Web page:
The effect was shocking. The chaff resulted in a 50-mile-wide cloud of nontoxic metal particles drifting over the San Diego area which proved to be the cause of a three-hour power failure that inadvertently knocked out electrical service to 65,000 homes and businesses in San Diego County. Traffic jams occurred when the signal lights failed at intersections. The outage was the cause of at least one minor auto accident; it temporarily forced a San Diego television station off the air and it cut service to 100,000 cable television subscribers. Within seconds the city had an unexplained blackout. After hours of questioning, the cause remained unknown. Radar service at Lindbergh Field also was temporarily disrupted during the incident, but no departing or arriving aircraft had to divert, Federal Aviation Administration officials said.

The manager of the FAA’s Terminal Radar Control facility at Miramar Naval Air Station, which services Lindbergh Field, recalled the Navy been previously notified him they would be conducting exercises off the coast. So when air traffic controllers first spotted the chaff cloud 55 miles away — the maximum range of their radar scopes – there was no cause for alarm. But fear began to rise like water in a glass, as the controllers watched the cloud spread over much of San Diego County and then the lights went out.

The Navy denied culpability, claiming they had done nothing. That ended up being false. As the rolling power outage struck, the FAA’s radar screens were inoperable for about three minutes. The system quickly returned to service after FAA workers activated an emergency diesel generator. In addition, the chaff cloud completely “whited out” the radar screens. For approximately the next three hours controllers depended on a secondary radar system to keep track of aircraft that were landing and taking off, the manager said.

“This wasn’t the first time we’ve dropped chaff,” a Navy spokesman said at the time. “We do it quite a bit. We did it the day before and had no problems.”

But while the Navy denied everything, San Diego Gas & Electric Co. sued the Navy for big money due for widespread repairs, and it won.

While the U.S. paid heavy compensation, the San Diego accident formed the basis of a new innovation. Over time, the U.S. developed other tiny fibers that could do the same job more efficiently. The new weapon developed into a deployable device called a warhead Kit-2.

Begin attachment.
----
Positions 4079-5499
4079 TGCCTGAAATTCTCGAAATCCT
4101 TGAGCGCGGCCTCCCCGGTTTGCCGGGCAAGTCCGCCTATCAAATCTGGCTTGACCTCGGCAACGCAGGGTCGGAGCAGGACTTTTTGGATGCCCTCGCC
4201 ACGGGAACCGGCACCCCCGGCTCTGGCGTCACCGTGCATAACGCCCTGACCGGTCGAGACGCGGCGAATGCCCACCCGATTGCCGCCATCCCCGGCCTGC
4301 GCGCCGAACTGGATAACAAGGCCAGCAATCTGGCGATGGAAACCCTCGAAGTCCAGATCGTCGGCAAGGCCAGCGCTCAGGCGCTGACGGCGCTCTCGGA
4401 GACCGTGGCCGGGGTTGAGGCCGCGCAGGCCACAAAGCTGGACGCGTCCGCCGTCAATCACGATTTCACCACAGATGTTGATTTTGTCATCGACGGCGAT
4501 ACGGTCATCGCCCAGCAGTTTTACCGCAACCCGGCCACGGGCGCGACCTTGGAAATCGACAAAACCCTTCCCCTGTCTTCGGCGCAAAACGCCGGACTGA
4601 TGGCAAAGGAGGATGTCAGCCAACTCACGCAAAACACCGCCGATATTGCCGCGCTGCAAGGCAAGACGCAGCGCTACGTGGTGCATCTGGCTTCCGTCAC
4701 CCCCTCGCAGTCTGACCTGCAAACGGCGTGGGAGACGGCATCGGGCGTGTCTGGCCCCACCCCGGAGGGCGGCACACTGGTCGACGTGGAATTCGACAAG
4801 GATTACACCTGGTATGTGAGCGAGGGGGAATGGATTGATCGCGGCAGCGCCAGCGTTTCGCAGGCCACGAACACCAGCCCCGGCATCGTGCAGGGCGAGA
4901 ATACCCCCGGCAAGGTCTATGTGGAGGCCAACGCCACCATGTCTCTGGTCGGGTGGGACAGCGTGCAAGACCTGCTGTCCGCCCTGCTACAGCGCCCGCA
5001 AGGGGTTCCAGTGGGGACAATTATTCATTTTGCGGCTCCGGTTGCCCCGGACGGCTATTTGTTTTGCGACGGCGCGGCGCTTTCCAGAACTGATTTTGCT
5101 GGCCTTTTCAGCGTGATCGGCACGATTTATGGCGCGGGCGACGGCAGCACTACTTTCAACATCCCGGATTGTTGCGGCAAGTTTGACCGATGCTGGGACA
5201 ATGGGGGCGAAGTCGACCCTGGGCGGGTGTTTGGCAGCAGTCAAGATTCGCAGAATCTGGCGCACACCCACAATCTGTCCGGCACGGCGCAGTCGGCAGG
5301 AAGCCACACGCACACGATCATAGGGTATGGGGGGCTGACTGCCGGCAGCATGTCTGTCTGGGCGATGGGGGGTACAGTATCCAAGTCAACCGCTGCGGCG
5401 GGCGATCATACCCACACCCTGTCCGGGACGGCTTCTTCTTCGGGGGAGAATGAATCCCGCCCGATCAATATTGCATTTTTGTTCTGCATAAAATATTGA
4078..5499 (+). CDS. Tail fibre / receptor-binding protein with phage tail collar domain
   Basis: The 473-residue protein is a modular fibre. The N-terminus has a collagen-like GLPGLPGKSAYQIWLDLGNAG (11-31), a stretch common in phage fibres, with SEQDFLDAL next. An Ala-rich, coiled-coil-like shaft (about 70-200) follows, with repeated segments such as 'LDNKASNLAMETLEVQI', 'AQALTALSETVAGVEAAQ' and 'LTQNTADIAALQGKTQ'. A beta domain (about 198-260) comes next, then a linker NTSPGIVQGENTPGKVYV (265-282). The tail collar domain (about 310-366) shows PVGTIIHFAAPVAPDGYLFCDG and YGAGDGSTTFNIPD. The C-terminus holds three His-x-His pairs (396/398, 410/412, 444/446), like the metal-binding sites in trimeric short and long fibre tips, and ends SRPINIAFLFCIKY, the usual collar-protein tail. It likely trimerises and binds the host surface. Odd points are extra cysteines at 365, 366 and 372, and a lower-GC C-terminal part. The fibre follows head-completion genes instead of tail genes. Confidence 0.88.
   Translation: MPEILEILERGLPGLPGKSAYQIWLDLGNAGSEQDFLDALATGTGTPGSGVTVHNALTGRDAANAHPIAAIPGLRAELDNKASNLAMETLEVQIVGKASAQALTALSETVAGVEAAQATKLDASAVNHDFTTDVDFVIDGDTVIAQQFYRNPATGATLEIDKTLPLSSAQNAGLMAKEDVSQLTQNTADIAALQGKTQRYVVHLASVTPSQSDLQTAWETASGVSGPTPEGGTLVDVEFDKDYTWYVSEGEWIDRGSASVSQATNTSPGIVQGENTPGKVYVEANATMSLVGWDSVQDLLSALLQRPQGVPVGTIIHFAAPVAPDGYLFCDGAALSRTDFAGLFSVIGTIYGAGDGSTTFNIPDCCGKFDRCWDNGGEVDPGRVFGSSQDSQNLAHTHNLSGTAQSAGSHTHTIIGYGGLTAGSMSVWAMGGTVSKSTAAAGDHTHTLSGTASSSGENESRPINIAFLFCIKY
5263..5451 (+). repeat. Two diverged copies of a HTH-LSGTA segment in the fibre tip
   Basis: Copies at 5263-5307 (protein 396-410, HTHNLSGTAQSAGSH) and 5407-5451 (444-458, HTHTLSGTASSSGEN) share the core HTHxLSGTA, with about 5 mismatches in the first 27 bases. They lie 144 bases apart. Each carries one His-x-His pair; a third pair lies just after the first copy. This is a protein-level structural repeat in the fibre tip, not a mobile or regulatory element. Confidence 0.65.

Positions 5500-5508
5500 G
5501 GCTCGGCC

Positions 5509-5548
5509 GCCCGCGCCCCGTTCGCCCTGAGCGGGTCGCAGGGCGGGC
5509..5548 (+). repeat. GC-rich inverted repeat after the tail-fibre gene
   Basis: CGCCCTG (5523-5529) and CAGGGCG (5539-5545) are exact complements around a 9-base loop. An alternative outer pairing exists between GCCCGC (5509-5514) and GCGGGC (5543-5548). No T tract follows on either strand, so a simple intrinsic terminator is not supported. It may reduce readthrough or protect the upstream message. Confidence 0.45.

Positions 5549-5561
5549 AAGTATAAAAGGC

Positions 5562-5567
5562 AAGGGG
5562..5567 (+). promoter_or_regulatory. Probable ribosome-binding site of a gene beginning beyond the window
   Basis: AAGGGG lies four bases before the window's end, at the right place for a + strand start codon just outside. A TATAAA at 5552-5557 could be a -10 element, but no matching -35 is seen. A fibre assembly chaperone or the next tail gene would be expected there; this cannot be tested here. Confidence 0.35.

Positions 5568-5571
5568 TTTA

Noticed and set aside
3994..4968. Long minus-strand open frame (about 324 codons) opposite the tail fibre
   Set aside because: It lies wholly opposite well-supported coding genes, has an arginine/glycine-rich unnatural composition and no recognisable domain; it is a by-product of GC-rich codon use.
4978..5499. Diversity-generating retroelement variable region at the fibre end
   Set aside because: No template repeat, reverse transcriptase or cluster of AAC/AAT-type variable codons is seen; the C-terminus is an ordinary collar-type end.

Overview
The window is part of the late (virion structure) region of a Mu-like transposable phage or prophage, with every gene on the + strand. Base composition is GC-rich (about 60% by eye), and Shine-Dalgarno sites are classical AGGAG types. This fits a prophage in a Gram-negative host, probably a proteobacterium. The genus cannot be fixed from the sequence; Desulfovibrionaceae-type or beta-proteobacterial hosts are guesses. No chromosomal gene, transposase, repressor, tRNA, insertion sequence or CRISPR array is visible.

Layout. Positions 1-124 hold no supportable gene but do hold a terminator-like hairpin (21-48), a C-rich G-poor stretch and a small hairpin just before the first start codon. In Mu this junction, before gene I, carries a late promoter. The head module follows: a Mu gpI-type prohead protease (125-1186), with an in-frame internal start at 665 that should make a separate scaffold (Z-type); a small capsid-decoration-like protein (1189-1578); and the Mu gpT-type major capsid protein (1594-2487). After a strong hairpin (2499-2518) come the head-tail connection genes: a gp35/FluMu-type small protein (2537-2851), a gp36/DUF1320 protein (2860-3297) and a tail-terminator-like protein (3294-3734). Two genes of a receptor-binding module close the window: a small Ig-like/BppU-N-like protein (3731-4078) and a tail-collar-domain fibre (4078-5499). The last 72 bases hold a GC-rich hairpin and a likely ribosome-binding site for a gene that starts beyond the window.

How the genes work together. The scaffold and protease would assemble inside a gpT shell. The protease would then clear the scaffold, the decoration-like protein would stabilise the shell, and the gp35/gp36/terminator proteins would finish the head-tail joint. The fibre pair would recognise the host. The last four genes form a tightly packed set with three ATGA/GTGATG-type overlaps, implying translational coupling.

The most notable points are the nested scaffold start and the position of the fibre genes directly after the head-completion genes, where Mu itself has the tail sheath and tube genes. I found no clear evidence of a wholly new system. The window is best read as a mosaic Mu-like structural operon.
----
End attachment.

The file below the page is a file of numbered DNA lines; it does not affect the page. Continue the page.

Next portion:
Kit-2 was to work with the Tomahawk Missile and could deploy at various ranges. The weapon remains a closely guarded secret because if known, it could work against U.S. power supplies and the effect would be disastrous, U.S. intelligence sources said.

The system continued to develop. Soon Kit-2 became available in a new version, i.e. anti-communication systems chaff. This new chaff could produce enormous noise in the enemy communication systems, bringing the unit to a “radio isolation state.” The weapon’s mission was to make communication and power units dysfunctional.

This new chaff made its debut in the U.S.-Iraq War 1991.

According to U.S. intelligence officials, interviewed by ISSSource, the anti-power chaff weapon was in full use in that war. The U.S. created a list of Iraq’s 28 main power sources, and the Kit-2s deployed. Before the first U.S. bombers attacked, most of Iraq’s defense power supplies ended up shut down. Most stationary radar units using local supplies were inoperable and gave no resistance to the fighter and interdiction forces of the U.S. Navy. This was a huge benefit. Only mobile scud batteries with mounted radars were a problem. SAS, SBS and SEAL operations revealed their camouflaged locations to the air attackers. Thus, the Kit-2 teams were the instantaneous heroes. All the power generators attacked by the Kit-2s remained out of service for most of the war.

The power cut around the country not only brought the business to a halt but also brought the morale of citizens down. Some ships attacked by the Kit-2s became immobile and lifeless. The morale of the Iraq population plummeted.

The U.S.-developed chaff was now a serious weapon — some models were developed and designed to be sucked into the air intakes of Soviet ships, and its existence was a closely guarded secret. If the world knew that America had developed a weapon that could black out an enemy’s power supply, it would not be long before the Soviets or someone else tried to use it on America.

Against that backdrop, U.S. utilities today are working hard on “smart kits” to be resistant to this sort of cascading failure, but the work is far from completed, and the threat lingers.
Richard Sale was United Press International’s Intelligence Correspondent for 10 years and the Middle East Times, a publication of UPI. He is the author of Clinton’s Secret Wars and Traitors.